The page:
Going Bombing in War Thunder

After last weekend’s plateau in War Thunder, where I settled upon the US tree for a while, I again began to wander.  Being in what I would call the “World of Tanks” model, where you earn experience that lets you unlock bigger/faster/better planes, I started thinking about where I wanted to go as opposed to what I wanted to do at that very moment.

And what I decided I wanted to do was drop bombs.

While I had been doing better with the P-26, I still had more time invested in the British tree.  I had even invested in the first rung of the light bomber line, the Fairy Swordfish.

Swordfish in Flight

Swordfish in Flight

I did not have a lot of luck with the Swordfish, which is part of why I jumped to the US tree for a bit.  The Swordfish is a torpedo bomber and comes by default with a torpedo slung between its under carriage.  I have yet to end up in that plane on a map where there is anything to torpedo however.  So that tends to get jettisoned at the first sign of trouble.  The plane is also slow, not very well armed, and a bit fragile.

Dear, the tail's come off again

Dear, the tail’s come off again

The Swordfish did introduce me to the joy of gunners.  At the low tiers even the sting of a single .303 in the rear cockpit can be quite a surprise, and my gunner sent a number of attackers packing.  You can, if you want, take over the gunner’s role.  You switch spots, the plane goes into a straight and level autopilot, and you get to aim the rear gun.  However, I found that the CPU gunner was doing okay on his own and that I was better off moving about rather than flying in a straight, predictable line.  And the gunner thing got me to focus back on the British tree.

More after the cut because the 8 year old in me keeps making me take screen shots of airplanes.

So into the British tree.

A bit of work and I was flying the two engined Blenheim.

Blenheim aloft

Blenheim aloft

The Blenheim ended up being the bomber I wanted… for the moment.  Like World of Tanks, War Thunder classes aircraft by tiers (or ranks in this case) to keep planes of comparable capabilities in a single match.  But, like the other game, War Thunder will also jump you up or down a tier in order to get matches going sooner rather than later.  When the Blenheim gets dropped down into a match of starter aircraft, it is practically invincible.  I started off flying high and bombing, but ended up dropping down to tree top level and just trolling little biplanes, daring them to blaze away at me while I destroyed ground targets.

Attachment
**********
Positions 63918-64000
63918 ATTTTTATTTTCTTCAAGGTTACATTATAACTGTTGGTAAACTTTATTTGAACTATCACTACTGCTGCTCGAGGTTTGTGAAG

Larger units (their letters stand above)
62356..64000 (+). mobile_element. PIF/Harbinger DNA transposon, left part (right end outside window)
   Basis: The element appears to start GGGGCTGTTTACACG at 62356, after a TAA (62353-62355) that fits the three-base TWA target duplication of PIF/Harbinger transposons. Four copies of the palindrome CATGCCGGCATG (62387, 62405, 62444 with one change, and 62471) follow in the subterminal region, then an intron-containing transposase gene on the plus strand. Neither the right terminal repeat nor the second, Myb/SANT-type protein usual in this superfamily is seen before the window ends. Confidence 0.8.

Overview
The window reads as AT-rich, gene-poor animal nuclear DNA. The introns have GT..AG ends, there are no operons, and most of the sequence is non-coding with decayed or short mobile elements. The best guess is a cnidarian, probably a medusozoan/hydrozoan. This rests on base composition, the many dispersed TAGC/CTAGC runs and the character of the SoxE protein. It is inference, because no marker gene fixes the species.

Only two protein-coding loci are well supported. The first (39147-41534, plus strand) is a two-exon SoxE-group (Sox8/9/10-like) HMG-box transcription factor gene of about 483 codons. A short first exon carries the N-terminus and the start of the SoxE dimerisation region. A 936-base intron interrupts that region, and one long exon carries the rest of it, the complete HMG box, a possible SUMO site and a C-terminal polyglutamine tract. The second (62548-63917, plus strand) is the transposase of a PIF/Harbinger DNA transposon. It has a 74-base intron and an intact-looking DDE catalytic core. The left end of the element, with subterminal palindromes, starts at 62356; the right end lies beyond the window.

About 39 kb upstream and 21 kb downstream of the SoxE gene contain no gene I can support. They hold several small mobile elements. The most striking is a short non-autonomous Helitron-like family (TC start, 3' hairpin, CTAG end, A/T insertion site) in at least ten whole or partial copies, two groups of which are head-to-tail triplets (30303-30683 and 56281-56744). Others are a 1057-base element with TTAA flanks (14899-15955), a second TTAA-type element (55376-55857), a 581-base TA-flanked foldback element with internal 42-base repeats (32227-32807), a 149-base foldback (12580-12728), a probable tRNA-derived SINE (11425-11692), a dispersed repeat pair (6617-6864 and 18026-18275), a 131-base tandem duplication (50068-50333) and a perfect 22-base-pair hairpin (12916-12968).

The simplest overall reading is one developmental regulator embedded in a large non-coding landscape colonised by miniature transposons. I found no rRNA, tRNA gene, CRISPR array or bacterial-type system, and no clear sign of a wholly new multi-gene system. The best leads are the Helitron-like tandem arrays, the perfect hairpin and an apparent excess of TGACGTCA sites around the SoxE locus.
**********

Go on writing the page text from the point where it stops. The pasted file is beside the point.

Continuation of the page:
And that latter is the key.  On almost every map, blowing things up on the ground is the key to victory.  Shooting the bad guys down is great, but victory goes to those who defeat the enemy’s ground forces, and I was doing okay on that front.  So when I ranked up again, I went and bought the next plane on the light bomber tree, the Bristol Beaufort.

Beaufort dodging a Hurricane

Beaufort dodging a Hurricane

Like so many of the planes in this game, I built a model of the Beaufort when I was young.  I remember that the box even had a little rhyme about the plane, allegedly from the war.

Little Beaufort loves dangerous sport
And knows where to find it.
Trust it to roam and it will come home
With a flaming wreck behind it.

The Beaufort served me well, though in lacking a frontal gun for the pilot, it meant more cruising around at altitude to drop bombs.  Plus it started to drag me up the match making tree.  And once I ranked up and decided a Spitfire was the thing to have, my Blenheim started to feel a lot less solid.

Spitfire... because why not!

Spitfire… because why the hell not!

How War Thunder works is that you have three or more crews to handle aircraft.  When you get into a match, each one of your crews can fly in it.  So if you start with crew one and their airplane and it gets shot down, you can join in again with crew two and the aircraft they support.  So you get multiple bites at the apple in any given match.  But the match making is done based on the highest tier plan you have crewed up.  So when I traded the Swordfish, tier 1, out for the Spitfire, tier 4, I was suddenly in higher tier games.